An Indian girl studies in a rural school. Photo: iStock
An Indian girl studies in a rural school. Photo: iStock

A new study says that gender-based discrimination in India causes the deaths of almost a quarter of a million girls below the age of five every year.

The study, conducted by the Austria-based International Institute for Applied Systems Analysis (IIASA), reveals that these deaths were avoidable and caused by gender bias that is eating away at Indian society.

The study found that there is an average of 239,000 excess deaths per year of girls under the age of five in India, or 2.4 million in a decade. Not only that, excess female child mortality is found in 90% of the districts in the country.

“In rural Rajasthan, we have noticed that if little girls fall sick the parents don’t take them to the hospital, as they are mostly poor. However, these same parents will pay for proper health care for a boy child,” said Dr Narendra Gupta, a public-health expert from the northern state of Rajasthan.

Gupta is associated with Jan Swasthya Abhiyan (People’s Health Movement), a grassroots movement advocating quality health care for all.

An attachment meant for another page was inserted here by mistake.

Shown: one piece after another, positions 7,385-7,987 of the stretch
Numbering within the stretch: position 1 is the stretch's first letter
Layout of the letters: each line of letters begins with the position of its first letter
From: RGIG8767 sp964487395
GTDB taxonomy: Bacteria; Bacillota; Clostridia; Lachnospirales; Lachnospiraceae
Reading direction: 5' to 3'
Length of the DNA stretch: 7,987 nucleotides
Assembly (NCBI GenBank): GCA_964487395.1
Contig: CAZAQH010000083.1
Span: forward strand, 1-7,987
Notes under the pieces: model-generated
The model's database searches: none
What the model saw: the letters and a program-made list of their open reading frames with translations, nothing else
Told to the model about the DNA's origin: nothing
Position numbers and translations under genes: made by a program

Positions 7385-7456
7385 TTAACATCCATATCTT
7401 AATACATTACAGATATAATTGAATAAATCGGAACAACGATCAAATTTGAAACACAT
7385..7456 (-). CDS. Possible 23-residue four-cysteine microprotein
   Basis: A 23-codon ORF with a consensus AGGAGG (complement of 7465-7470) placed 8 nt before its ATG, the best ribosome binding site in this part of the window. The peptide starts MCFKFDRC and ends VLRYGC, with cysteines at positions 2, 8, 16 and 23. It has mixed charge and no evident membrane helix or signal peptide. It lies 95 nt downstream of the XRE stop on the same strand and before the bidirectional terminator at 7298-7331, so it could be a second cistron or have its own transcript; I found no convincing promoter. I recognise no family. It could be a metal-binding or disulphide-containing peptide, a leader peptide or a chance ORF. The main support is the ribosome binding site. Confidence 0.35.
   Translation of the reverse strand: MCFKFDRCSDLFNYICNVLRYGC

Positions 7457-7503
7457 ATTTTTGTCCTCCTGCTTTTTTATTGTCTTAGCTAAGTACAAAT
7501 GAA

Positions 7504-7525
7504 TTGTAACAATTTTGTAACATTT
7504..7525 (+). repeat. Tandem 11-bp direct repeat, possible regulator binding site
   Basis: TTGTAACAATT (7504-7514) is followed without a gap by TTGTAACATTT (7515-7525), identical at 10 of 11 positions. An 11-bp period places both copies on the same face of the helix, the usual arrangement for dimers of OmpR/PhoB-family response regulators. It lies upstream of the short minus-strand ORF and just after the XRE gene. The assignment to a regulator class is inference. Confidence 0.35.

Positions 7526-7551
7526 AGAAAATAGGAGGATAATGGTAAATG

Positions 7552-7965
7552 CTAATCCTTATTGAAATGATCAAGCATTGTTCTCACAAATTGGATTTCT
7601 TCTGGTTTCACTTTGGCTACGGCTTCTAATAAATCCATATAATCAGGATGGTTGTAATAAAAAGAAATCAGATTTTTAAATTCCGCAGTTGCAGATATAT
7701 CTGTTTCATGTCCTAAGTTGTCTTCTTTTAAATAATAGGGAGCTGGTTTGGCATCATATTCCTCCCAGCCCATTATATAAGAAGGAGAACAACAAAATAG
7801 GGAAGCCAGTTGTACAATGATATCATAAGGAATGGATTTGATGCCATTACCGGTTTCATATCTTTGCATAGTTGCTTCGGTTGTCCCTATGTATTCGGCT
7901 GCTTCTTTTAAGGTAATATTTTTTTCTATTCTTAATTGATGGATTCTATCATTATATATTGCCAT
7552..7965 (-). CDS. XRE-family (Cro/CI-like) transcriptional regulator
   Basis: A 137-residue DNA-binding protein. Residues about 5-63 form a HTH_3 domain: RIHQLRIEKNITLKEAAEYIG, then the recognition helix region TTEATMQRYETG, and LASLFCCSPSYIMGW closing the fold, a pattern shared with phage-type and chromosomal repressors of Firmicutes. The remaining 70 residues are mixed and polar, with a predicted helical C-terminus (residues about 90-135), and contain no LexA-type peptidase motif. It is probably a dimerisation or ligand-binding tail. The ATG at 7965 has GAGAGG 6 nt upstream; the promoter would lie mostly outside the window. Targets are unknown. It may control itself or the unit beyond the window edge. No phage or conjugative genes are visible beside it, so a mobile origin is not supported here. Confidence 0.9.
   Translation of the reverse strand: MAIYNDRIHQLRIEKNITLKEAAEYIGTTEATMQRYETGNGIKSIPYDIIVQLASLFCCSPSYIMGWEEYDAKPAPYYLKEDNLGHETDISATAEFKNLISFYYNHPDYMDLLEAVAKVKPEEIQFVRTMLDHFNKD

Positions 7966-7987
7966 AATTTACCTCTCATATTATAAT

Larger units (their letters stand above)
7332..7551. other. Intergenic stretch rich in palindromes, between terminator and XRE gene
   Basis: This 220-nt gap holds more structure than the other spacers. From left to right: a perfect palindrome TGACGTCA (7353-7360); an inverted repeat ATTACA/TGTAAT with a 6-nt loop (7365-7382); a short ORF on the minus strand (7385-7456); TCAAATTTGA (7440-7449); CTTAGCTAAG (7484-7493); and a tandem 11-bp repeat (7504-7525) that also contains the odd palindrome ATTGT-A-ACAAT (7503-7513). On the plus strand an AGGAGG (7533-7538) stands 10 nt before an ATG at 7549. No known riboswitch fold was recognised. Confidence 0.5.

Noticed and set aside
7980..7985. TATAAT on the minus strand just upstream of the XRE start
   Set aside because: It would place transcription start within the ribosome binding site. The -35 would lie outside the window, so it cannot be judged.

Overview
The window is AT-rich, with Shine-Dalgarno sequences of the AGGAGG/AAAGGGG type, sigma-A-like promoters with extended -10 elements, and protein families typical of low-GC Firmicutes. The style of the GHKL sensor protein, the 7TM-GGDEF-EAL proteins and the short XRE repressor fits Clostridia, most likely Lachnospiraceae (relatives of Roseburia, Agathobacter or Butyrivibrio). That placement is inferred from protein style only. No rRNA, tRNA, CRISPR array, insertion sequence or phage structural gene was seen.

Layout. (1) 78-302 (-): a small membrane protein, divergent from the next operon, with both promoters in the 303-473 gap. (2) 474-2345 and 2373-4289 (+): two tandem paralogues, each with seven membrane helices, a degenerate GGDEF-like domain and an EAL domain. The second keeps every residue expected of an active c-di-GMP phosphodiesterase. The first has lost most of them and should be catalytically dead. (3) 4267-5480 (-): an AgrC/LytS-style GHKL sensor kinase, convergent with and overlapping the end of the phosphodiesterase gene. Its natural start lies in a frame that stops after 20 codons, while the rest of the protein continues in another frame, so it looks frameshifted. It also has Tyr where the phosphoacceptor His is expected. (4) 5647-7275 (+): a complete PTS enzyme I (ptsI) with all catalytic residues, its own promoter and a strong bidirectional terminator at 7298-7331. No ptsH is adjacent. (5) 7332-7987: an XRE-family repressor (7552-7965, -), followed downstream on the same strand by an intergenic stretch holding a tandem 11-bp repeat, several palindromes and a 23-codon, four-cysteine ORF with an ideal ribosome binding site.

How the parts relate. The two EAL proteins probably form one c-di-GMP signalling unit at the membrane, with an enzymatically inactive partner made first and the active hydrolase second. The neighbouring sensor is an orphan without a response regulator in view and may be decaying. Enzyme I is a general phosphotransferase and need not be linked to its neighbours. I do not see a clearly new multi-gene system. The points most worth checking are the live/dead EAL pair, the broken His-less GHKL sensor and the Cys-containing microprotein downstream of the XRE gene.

The trend is more pronounced in North India, with the four largest states, Uttar Pradesh, Bihar, Rajasthan and Madhya Pradesh, accounting for two-thirds of the total excess deaths of infant girls under age five. The study showed that areas worst affected were typically rural, with low levels of education, high population densities, and high birth rates.

Dr Neeraj Khamboj of the Chiranjeev Clinic for children in Meerut, Uttar Pradesh, told media about a three-year-old female patient suffering from pneumonia, whose parents he advised to have her admitted immediately, as her condition was critical.

“However,” he noted, her parents “chose to take her home. If she had been admitted, they would have had to incur costs.” Khamboj went on to say that in his opinion, a son in the same situation would almost certainly have been admitted for hospital treatment. As it was, he said, “we had to note in the patient’s record that she was taken away against medical advice.”